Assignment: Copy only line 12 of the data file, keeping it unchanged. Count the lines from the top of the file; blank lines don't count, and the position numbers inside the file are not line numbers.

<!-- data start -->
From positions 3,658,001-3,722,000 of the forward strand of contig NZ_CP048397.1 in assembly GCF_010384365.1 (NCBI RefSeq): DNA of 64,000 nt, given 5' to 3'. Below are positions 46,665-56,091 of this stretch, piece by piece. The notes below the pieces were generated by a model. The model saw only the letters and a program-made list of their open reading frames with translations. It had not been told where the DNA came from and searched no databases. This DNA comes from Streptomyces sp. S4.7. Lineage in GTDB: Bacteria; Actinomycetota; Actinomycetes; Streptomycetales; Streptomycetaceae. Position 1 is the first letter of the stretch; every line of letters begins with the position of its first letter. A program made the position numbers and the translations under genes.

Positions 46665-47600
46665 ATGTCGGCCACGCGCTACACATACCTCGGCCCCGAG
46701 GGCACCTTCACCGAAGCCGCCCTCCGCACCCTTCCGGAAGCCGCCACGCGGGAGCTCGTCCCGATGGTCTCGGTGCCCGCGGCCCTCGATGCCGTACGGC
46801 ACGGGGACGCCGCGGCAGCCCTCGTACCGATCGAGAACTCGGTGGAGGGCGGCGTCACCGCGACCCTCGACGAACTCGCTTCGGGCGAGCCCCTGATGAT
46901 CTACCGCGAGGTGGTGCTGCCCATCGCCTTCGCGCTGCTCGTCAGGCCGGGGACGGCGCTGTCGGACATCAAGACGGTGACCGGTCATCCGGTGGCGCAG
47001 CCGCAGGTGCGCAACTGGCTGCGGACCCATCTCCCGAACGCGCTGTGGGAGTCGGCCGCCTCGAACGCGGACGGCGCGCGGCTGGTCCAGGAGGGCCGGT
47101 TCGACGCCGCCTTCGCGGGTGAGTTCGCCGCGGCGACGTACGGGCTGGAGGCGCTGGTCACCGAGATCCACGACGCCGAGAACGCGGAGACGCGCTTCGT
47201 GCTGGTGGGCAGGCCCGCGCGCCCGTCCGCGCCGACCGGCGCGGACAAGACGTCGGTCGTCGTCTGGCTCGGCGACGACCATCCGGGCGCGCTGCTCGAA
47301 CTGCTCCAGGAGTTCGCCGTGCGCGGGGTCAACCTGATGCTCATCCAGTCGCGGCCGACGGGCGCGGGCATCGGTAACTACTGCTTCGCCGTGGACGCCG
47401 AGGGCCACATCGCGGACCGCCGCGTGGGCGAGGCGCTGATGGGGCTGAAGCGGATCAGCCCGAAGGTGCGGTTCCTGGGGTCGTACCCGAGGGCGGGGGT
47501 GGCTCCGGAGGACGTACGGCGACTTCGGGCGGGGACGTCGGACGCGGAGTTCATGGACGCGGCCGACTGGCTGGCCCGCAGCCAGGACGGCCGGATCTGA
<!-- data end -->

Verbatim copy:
47501 GGCTCCGGAGGACGTACGGCGACTTCGGGCGGGGACGTCGGACGCGGAGTTCATGGACGCGGCCGACTGGCTGGCCCGCAGCCAGGACGGCCGGATCTGA